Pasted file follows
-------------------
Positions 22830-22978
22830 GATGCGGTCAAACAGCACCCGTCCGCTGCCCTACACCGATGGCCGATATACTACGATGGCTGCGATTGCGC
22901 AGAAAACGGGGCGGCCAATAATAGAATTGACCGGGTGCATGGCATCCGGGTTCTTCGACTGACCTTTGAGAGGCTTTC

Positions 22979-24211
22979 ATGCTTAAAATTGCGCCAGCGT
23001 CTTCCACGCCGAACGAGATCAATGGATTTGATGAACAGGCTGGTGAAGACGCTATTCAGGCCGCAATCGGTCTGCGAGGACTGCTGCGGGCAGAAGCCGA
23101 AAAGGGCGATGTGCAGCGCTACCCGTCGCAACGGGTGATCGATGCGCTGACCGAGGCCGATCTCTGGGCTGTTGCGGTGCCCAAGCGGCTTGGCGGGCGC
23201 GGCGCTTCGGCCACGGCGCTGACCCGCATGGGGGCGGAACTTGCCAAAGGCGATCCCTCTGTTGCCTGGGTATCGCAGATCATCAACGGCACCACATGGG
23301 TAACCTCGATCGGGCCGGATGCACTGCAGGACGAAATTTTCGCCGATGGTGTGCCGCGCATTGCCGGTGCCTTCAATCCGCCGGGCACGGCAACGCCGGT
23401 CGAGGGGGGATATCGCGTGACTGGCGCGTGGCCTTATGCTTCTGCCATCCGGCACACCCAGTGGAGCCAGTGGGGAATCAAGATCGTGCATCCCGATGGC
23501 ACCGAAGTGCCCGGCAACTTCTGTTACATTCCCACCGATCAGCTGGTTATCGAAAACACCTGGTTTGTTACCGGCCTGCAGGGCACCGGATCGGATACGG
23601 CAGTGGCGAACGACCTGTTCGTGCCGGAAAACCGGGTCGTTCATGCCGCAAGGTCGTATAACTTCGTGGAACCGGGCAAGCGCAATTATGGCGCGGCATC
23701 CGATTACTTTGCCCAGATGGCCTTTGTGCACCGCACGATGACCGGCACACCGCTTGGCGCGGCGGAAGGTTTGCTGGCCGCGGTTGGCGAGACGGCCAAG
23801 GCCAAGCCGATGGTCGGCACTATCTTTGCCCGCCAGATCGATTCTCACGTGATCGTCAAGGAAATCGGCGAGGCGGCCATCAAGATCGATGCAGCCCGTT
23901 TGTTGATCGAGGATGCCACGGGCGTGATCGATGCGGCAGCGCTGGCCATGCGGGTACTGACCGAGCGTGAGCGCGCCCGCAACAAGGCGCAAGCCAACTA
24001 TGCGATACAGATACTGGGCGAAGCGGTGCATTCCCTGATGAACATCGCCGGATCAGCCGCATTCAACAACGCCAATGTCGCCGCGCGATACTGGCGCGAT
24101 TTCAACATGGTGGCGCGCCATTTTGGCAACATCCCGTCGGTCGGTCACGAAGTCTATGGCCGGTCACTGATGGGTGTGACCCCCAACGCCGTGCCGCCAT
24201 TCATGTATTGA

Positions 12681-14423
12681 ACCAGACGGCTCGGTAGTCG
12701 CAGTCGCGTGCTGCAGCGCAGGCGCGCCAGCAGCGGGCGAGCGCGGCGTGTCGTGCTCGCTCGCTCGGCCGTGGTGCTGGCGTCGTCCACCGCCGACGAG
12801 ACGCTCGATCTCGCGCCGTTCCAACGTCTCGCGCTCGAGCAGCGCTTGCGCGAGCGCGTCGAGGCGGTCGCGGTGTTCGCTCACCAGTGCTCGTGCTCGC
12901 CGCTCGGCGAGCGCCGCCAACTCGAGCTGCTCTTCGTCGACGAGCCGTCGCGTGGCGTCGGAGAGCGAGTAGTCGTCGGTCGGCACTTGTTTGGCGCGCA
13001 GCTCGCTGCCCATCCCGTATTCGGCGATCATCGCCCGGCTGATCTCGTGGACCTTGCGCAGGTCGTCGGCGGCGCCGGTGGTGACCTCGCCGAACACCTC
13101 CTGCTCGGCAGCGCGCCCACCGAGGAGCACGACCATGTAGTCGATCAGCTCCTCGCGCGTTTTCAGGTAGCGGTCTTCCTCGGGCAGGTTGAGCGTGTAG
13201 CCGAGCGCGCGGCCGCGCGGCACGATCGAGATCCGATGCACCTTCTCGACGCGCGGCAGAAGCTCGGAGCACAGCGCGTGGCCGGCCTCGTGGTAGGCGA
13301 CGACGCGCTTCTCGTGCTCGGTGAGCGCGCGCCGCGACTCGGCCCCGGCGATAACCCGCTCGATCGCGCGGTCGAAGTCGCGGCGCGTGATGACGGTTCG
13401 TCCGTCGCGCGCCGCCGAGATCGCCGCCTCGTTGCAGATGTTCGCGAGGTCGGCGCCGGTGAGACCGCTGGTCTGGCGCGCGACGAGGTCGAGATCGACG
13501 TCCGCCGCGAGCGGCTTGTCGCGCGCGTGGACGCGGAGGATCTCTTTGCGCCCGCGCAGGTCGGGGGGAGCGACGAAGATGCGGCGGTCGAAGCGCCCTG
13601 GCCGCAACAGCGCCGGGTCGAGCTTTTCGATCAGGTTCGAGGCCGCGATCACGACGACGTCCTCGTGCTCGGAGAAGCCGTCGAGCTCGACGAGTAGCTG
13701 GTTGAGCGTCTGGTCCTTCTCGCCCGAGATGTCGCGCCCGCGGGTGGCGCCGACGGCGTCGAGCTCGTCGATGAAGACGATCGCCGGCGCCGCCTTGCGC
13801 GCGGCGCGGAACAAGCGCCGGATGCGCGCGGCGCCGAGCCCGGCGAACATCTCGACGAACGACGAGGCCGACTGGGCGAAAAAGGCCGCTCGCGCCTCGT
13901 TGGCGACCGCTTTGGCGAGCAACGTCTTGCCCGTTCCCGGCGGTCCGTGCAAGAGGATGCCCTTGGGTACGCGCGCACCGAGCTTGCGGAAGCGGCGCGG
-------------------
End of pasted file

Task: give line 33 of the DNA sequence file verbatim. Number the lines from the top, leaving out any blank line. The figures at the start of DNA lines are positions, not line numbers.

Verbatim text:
13901 TGGCGACCGCTTTGGCGAGCAACGTCTTGCCCGTTCCCGGCGGTCCGTGCAAGAGGATGCCCTTGGGTACGCGCGCACCGAGCTTGCGGAAGCGGCGCGG